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Beaute Dangereuse sapphire snake brooch with 298 emeralds and ruby eyes, 2002.
Beaute Dangereuse sapphire snake brooch with 298 emeralds and ruby eyes, 2002.

A dazzling investment

The CEO of Boucheron explains why people should turn their backs on stocks and put their money in luxury jewellery.

As Boucheron marks a milestone and brings boutiques to the UAE, the CEO Jean-Christophe Bedos explains why people should turn their backs on stocks and put their money in luxury jewellery. What do you do to celebrate 150 years of one of the world's most exclusive, sought-after jewellery brands? You invite designers to come up with one-off pieces to mark the event and hold a global party that lasts a year, starting in Paris and taking in 11 other cities before a grand finale in Dubai.

"We chose to end in Dubai because we see the region as a bridge to our future," says Boucheron's CEO Jean-Christophe Bédos. "It is a crossroads between East and West, there is a cosmopolitan energy here. We see this party as not the end of our celebrations but the beginning." Fighting talk from a man whose company is selling something people don't actually need in the middle of the worst economic crisis the world has seen for decades. Au contraire, Bédos would argue. In fact, he sees the economic crisis as an opportunity for the company.

"In times of crisis people have historically invested in jewels," he says. "I cannot say whether this will happen now, but if people can't trust their banks, where will they put their money?" He tells me he has already had clients in Paris come into their flagship store in the Place Vendôme saying they "need something eternal to invest in". At a speech during the recent party in Dubai, he made a direct plea to the audience. "I invite you to forget about the stock exchange for one minute and invest your money in something of real tangible value, something that will not collapse tomorrow."

With the necklaces on show retailing at around Dh8 million and the rings carrying a price tag of several hundred thousand, we are not talking a minor investment. But Bédos is far too romantic about his product to view it as a mere financial transaction. "Jewellery is not just about money. It is about love, emotion, a sense of power, conquering someone you love, pleasing someone you love. And whether there is a crisis or not, people will always fall in love, thank goodness."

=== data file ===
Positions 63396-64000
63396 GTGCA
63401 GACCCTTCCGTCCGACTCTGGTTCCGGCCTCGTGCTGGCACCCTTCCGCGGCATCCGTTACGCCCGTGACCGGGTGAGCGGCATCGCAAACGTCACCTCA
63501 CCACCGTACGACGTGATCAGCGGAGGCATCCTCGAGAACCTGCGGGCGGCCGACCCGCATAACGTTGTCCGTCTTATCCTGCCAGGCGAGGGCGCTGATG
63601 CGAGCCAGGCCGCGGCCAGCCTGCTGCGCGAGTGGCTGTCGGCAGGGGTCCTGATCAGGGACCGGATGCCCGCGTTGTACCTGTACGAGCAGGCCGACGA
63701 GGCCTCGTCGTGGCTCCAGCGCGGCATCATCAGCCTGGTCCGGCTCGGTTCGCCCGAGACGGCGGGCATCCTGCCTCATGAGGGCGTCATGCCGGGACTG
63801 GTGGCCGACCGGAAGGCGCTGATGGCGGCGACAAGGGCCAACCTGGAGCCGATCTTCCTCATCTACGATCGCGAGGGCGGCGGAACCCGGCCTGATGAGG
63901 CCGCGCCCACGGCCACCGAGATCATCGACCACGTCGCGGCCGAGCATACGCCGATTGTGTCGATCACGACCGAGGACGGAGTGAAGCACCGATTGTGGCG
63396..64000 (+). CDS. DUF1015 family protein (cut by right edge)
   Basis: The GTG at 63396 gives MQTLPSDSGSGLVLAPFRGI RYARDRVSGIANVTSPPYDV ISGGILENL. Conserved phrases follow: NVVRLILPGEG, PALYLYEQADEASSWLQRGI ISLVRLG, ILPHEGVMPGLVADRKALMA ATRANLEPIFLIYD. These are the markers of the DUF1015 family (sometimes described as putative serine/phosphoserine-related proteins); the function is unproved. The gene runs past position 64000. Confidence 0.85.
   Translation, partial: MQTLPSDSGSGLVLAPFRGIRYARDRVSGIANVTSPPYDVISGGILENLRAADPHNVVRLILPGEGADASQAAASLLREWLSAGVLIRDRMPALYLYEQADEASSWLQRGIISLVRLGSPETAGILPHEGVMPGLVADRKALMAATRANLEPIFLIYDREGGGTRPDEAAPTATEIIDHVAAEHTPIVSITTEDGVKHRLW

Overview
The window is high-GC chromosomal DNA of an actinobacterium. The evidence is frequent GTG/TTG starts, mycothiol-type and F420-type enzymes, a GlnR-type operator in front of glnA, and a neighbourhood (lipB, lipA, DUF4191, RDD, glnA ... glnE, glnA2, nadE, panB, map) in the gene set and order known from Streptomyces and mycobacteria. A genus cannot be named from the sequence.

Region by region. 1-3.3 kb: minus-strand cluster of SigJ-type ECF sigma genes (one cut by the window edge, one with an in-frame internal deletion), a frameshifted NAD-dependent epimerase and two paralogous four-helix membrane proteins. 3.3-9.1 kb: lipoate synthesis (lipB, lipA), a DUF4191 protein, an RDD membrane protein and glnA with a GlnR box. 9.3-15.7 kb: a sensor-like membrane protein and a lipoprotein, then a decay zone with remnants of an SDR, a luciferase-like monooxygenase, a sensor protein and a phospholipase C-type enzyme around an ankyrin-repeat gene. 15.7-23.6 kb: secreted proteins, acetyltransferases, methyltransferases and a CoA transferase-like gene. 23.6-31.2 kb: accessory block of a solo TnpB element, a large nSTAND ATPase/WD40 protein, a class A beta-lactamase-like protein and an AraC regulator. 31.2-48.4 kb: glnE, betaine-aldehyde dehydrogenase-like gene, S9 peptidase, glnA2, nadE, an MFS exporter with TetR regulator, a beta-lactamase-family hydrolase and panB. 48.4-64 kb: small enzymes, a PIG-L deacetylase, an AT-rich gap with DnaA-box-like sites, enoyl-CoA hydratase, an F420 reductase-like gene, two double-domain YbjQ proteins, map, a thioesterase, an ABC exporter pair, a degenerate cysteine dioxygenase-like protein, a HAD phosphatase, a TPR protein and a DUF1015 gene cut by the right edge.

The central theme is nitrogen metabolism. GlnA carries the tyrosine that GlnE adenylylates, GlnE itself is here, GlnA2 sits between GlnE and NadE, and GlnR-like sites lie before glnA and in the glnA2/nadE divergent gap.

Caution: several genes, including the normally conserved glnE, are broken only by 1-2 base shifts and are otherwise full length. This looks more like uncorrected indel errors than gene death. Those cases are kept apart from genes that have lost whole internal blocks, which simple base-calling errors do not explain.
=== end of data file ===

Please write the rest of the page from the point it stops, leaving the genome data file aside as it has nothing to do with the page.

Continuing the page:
(From left) Beauté Dangereuse sapphire snake brooch with 298 emeralds and ruby eyes, 2002 | Beauté Dangereuse diamond snake bracelet with ruby eyes, 2002 | Jaipur pink sapphire necklace, 2004 | Chouette pendant in blackened gold, 2007 | Node brooch, 1883 Click here to see more of Boucheron's bedazzlement He describes a woman's relationship with her jewellery as something extremely "intimate and sensual". One of the things that attracted him to leave Cartier to come and work for Boucheron was the sensuality of the jewellery. "It is very feminine," he says. "I meet women who tell me they forget to take it off when they go to bed. This makes me extremely happy. It shows that the jewellery is not just about vanity, it is deeper, more significant, almost part of them."

Boucheron has been worn by such glamorous and celebrated women as Queen Rania of Jordan (who favours the Ava collection inspired by Ava Gardner), Nicole Kidman and Cameron Diaz, as well as the legendary film stars Marlene Dietrich, Greta Garbo and Rita Hayworth. The French family dynasty was founded in 1858 by Frédéric Boucheron and four generations helped the brand become a leader in the high-end jewellery market.

Although there are now 40 boutiques around the globe, Boucheron began in Paris in the Place Vendôme, where legend has it he chose number 26 because it was the sunniest corner of the square and he believed the diamonds in the window would sparkle more brilliantly. Although it is now owned by the Gucci Group, Bédos says it is still very much a family business. "The ethos is still intimate and close," he asserts. "The company will retain that atmosphere, just like it has retained coherence in its designs throughout history."

Bédos is keen to emphasise the history and style of Boucheron. "I love the sense of mystery of the brand. If you look at our animal themes for example, the vast majority of them are silent animals. This is not a loud brand, and a lot of them are night animals. This nocturnal theme is something Boucheron has had throughout the years; a sense of mystery, darkness - even the corporate colour, deep aubergine, is dark. You see this idea starting with our advertisements in the early 20th century."

There probably is no average Boucheron client, although they are all extremely rich. Bédos says he has seen a noticeable development in clients in the UAE in that they used to come to Paris to shop but now prefer to buy their jewels at home. At the moment there are two boutiques in Dubai and plans to open in Abu Dhabi within the next couple of years. "We are just looking for a suitable location," he explains. A suitable location to spend the next 150 years.

(From left) Naomi Watts, emerald Cinna Pampilles earrings | Katie Holmes, Exquises Confidences necklace | Tilda Swinton, Giupure bracelet in white gold and diamonds | Nicole Kidman, Delilah necklace as hairband | Julianne Moore, emerald earrings | Queen Rania of Jordan, Princesse tiara in emeralds on black gold.

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